Seiko’s latest announcement capitalizes on a trend that we’ve seen developing over the last year or so: green dialed watches. Whether you want it or not, green is definitely happening, with brands of all sizes and at all price points getting in on the action. Personally, I’m a fan – green is a surprisingly versatile color choice for a dial and offers a nice contrast to all the blacks and blues that are still far more common. Seiko, of course, is no stranger to green themselves, incorporating green or green-adjacent variants into several recent releases. Seiko’s latest, the SNR045, is a limited edition entry in the Prospex LX line, a premium segment of their ever expanding Prospex sports watch range. This one features a Spring Drive movement, a uniquely textured dial, and, naturally, plenty of green. Let’s take a look.
Seiko Prospex LX SNR045
- Case Material: Titanium
- Dial: Green
- Dimensions: 44.8mm
- Crystal: Sapphire
- Water Resistance: 300 meters
- Crown: Screw down
- Movement: Caliber 5R65
- Strap/bracelet: Titanium bracelet
- Price: $ 6,000
- Reference Number: SNR045
- Expected Release: August
What we have in the SNR045 is a dive watch inspired by the case lines of the legendary 6159-7001, Seiko’s first diver with 300 meters of water resistance, introduced in 1968. This isn’t the first time Seiko has created a modern watch as a tribute to the 6159-7001 – the SLA025 was released in 2018, and featured a similar high end trim, with Zaratsu polishing, monocoque case, and a high frequency movement. That same year also saw the release of the SLA019 (covered at the same link as above), a new (and green) spin on the modern Marine Master that shares quite a bit of DNA with the historic 6159, but isn’t a recreation in the strict sense of the word. Ultimately, the SNR045 is quite a bit more whimsical in its execution than previous tributes to the 6159, and very much its own thing.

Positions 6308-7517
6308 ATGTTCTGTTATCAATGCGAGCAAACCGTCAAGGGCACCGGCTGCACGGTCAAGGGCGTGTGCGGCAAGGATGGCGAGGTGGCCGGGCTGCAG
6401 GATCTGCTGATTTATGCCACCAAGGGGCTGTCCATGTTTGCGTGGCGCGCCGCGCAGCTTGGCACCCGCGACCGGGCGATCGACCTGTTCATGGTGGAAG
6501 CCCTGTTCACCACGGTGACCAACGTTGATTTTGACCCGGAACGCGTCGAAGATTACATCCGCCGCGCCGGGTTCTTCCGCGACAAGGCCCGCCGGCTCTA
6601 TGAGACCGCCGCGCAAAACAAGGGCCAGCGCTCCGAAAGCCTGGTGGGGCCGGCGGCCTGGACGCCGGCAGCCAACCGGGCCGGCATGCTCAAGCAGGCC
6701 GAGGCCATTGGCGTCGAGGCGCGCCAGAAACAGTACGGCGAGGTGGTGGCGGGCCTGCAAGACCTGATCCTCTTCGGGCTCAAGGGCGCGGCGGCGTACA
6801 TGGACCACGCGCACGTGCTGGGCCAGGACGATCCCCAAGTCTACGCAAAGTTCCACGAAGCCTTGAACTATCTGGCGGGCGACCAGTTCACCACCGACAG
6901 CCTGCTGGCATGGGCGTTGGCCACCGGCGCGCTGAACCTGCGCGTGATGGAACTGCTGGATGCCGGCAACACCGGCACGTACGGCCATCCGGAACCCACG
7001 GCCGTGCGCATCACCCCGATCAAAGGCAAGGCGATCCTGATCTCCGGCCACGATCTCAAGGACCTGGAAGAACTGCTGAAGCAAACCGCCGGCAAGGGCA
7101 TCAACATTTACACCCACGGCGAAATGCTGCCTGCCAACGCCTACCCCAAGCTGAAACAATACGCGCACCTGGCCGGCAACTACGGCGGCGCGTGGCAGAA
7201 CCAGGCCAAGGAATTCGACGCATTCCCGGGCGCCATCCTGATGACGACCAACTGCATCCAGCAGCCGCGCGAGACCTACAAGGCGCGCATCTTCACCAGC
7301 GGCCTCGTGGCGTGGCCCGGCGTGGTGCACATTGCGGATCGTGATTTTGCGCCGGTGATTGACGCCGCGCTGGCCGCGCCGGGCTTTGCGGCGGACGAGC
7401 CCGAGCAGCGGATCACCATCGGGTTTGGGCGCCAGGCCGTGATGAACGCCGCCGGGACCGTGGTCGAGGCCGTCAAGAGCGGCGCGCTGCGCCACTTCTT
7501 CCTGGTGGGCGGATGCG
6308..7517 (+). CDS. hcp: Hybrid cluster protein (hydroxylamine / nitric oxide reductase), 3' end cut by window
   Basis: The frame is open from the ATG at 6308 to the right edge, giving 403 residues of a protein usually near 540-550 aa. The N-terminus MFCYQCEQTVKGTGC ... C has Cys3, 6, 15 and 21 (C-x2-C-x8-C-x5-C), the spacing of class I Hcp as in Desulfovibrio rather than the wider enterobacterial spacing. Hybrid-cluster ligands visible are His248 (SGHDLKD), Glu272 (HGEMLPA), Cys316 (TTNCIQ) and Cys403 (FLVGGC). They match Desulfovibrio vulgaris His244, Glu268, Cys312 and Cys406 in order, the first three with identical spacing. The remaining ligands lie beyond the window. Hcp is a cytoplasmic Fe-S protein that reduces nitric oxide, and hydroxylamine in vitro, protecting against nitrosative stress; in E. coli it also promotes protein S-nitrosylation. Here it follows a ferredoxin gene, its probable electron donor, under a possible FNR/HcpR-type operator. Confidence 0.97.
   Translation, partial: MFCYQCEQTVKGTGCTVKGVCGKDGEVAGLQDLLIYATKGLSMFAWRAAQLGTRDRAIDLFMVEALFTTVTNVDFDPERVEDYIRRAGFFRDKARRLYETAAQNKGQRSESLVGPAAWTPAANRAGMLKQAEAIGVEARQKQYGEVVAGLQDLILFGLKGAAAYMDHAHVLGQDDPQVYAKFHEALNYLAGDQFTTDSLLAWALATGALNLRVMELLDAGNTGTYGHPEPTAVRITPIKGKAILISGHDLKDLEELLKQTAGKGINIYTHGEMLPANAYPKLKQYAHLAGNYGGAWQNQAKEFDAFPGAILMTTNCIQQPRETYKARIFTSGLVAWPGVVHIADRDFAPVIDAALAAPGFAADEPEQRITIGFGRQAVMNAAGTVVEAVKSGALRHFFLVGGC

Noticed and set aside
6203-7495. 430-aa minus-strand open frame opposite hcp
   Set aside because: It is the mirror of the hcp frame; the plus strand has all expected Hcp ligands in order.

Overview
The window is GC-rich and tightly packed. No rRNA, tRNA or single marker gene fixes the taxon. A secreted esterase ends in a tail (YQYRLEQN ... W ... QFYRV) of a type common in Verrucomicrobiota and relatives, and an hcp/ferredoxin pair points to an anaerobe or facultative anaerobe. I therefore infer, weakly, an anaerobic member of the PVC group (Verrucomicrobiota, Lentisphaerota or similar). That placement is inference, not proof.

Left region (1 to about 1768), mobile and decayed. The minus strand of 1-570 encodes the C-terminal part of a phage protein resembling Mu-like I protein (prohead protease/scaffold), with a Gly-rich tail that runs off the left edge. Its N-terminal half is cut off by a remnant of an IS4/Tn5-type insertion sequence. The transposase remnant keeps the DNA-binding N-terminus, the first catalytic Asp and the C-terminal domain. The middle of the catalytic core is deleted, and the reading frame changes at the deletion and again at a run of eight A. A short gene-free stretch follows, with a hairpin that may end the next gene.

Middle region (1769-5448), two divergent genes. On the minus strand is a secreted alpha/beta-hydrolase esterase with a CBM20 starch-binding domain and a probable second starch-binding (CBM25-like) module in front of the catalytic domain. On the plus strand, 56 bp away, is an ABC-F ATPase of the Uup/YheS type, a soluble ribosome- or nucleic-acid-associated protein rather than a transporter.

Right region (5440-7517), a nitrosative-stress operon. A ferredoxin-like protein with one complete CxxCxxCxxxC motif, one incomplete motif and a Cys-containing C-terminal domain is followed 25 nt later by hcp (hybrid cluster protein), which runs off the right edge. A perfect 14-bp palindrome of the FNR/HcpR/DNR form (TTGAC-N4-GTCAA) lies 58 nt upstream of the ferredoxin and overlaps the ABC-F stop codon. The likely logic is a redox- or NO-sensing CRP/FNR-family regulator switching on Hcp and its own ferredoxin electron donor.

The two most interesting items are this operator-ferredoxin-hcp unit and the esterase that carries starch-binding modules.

The textured dial of the SNR045 is inspired by the moss pillars found at the bottom of a lake during an Antarctic expedition by Japanese divers. These pillars, nicknamed “kokebozu” by the researchers, can grow up to 80 centimeters tall and are composed of moss, algae, and bacteria. They resemble grassy stalagmites that you might see in a cave, but are bright green and found underwater. It’s a truly surreal natural phenomenon, and an interesting concept for a watch dial to say the least.
Part of this watch’s premium appeal lies in the Spring Drive movement, which we’re certainly used to seeing in Grand Seiko releases, and even some watches in the Presage line, but is a bit less common in a Seiko that we’d categorize as a sports watch. The Spring Drive movement is capable of incredible accuracy, getting it’s power through mainspring wound by a rotor, but with a quartz regulating mechanism in place of a traditional escapement. (For a much more thorough breakdown of the technical merits of a Spring Drive movement, see our in-depth post on this movement tech right here.) The result is not only timekeeping that beats any purely mechanical movement (it’s accurate to +/- 1 second per day), but a dramatic seconds hand sweep that’s unlike anything else in watchmaking.
The titanium case measures 44.8mm in diameter, which, quite frankly, sounds enormous. And with so many highly polished facets on a case filled with pretty complex geometry, I’m guessing this watch will wear quite large. The bright green color won’t help in diminishing the overall wrist presence, either. But I’m thinking that diminishing wrist presence is not a goal that a customer for a watch like this is interested in meeting. With this color palette, unusual dial texture, and the impression of the case just in a general way, this is a statement piece, through and through.
The SNR045 will be available in August, with a suggested retail price of $ 6,000. It’s limited to just 500 pieces worldwide. Seiko